A release trigger is a trigger that fires when you let it go, not when your pull it. Sounds obvious but scary. Why on earth would anyone want such a thing. The answer is a little more complicated. Many shooters, especially Trap shooters, suffer from a flinch. For more information see my earlier post – Flinching.
Pulling a trigger is in many ways the opposite to what is natural. Think about it; when we throw a stone, a ball, a dart or any other object, we release the object to send it on its way to the target. Using a bow, the weapon the English, and Welsh, were once famed for, the arrow is fired by releasing. Logically, firing a gun by releasing is more natural. I used a release myself for many years and found it amazing. The gun seemed to fire automatically as the target was acquired and it was like firing by thought. The trigger is pulled to set and held. When you move to the target you do not have to let the trigger go, just stop pulling it. The tiny relaxation of the finger muscle is enough to allow the gun to fire and there is no physical movement required. I loved it!
So, how does a release work. Take a look at the picture following, showing the internals of a Krieghoff K-80.
You can see the hammer is held in the cocked position by the sear. The tail of the sear is lifted by the trigger, and the nose of the sear is forced out of the bent in the hammer (“bent” is gun making terminology for the notch that the nose of the sear drops into). Released from the sear, the hammer falls, striking the firing pin. Compare this with the second picture showing the same K-80 with a release trigger fitted.
You can see the release plate fitted alongside the hammer/sear arrangement with the front of the release plate hook shaped to catch the hammer. When the trigger is pulled the release plate is cammed forward at the same time as the sear disengages from the bent. The hook catches the U-shaped cutout in the back of the hammer preventing it from falling and striking the firing pin. So long as the trigger is held in the pulled position the hammer cannot fall. Holding the trigger back requires the finger to exert a certain weight, known as the hold weight. As soon as the hold weight is reduced the power of the mainspring takes over and the hammer falls. It is not necessary to release the trigger fully, only to reduce the hold weight until the mainspring takes over. This particular trigger is very well designed and requires only a low hold weight. To the best of my knowledg, the K-80 is the only factory designed and supported release available.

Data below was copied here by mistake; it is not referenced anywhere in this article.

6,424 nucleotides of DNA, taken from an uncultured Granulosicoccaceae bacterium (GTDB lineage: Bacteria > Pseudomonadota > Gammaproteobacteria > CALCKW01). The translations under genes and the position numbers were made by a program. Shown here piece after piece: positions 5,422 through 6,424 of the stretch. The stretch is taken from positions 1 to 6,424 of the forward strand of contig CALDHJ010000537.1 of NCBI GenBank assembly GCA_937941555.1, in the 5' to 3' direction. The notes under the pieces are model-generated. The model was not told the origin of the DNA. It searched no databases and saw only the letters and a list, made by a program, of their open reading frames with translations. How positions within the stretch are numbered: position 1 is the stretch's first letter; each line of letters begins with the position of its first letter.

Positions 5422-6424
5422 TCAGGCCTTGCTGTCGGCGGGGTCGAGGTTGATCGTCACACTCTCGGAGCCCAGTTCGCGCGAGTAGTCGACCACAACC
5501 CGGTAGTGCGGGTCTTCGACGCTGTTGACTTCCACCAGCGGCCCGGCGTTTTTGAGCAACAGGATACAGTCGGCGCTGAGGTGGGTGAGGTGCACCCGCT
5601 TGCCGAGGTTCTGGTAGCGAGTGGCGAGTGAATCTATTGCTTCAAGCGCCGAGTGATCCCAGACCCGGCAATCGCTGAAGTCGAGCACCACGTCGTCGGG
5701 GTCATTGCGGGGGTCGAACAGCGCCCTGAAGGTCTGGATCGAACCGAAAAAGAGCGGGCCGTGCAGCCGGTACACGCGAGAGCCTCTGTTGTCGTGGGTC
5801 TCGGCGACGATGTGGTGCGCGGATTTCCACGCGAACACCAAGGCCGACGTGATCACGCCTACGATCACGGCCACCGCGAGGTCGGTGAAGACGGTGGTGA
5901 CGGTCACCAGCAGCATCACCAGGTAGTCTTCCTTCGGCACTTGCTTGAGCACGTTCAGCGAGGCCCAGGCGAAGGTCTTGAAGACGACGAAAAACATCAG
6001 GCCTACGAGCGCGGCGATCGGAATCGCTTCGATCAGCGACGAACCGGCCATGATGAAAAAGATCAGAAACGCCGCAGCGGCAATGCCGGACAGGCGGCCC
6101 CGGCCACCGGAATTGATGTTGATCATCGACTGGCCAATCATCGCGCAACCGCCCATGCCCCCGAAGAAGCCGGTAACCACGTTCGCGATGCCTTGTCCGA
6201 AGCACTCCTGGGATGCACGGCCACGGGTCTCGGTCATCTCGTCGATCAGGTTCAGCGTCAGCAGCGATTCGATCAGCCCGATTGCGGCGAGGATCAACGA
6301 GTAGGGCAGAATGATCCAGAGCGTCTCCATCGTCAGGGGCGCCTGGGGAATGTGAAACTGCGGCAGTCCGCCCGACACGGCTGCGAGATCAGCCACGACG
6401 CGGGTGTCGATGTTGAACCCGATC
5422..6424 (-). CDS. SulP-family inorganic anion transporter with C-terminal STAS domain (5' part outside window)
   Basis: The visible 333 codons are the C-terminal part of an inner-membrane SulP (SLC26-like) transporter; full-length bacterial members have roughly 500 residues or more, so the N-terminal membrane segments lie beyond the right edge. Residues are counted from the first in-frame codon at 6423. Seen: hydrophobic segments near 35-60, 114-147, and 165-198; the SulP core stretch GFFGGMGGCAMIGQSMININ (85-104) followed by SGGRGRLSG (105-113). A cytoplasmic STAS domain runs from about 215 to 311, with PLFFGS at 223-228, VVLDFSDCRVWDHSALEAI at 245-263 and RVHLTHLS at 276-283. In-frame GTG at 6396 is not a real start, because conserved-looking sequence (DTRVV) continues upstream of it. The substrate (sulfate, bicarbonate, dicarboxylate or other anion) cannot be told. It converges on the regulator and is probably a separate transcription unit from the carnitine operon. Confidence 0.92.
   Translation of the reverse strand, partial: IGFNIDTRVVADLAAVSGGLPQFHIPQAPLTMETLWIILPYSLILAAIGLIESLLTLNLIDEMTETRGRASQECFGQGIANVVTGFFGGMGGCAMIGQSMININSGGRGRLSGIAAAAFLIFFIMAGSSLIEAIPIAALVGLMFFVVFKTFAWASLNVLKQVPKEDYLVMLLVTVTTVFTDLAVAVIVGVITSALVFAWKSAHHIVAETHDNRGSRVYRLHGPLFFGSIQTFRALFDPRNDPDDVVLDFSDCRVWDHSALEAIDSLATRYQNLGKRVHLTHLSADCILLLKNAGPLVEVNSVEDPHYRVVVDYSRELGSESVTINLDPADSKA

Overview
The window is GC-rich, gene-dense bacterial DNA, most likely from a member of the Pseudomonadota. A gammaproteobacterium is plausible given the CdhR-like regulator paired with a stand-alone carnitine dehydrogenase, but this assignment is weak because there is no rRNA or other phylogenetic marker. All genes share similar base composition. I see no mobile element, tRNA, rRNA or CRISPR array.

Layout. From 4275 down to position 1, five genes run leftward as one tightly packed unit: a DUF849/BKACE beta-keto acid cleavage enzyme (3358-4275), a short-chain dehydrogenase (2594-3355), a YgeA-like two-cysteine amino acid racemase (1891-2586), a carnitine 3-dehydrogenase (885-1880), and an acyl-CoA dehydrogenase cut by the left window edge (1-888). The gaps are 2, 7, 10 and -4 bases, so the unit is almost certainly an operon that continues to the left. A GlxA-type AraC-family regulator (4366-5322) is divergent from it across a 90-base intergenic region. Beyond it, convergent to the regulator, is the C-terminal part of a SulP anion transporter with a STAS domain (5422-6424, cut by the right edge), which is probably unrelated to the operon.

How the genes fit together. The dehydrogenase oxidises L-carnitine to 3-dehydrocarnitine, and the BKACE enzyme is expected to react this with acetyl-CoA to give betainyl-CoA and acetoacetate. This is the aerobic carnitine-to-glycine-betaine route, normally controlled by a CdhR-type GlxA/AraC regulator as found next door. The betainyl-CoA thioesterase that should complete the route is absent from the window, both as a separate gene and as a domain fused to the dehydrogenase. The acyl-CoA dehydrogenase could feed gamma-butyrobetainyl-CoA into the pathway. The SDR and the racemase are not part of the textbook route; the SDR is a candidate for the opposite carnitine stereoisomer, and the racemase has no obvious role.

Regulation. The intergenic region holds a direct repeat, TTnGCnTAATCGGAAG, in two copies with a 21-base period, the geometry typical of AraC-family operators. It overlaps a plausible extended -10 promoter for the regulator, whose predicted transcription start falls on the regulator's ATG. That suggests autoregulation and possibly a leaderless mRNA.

The release works so well that many shooters use it in preference to a Pull trigger, finding that it is smoother to shoot and more consistent in timing. I cannot argue with that.
Release triggers come in two flavours – Release/Pull, the first barrel fired by releasing the trigger and the second by pulling it, and Release/Release which needs to be set and released for each barrel. The RP is the most common of the two because most shooters are able to fire the second barrel without problem.
Is a release trigger dangerous? No more so than any loaded gun. The trigger is not set until the shooter is ready to fire, at which time it will be pointing down range. If the gun is accidentally fired, perhaps through cold, wet fingers – it happens, the shot will be down range and no risk to any other shooter. The French do not allow use of the release in competition and, with all respect to our French friends, I see no logic in that decision. Those afflicted by a flinch cannot shoot a normal pull trigger. Prohibiting its use only penalises those who may have had many more years of competitive sport remaining.
We have fitted many release triggers here in the UK and there are many more in use than is commonly thought. I know of no accident caused by the use of a release trigger here and if there had been I am sure I would have heard about it. There is the occasional accidental discharge, not as often as there is with a pull trigger but it can happen. The release trigger is not dangerous, only the person using it and a dangerous shot is dangerous whatever he or she uses.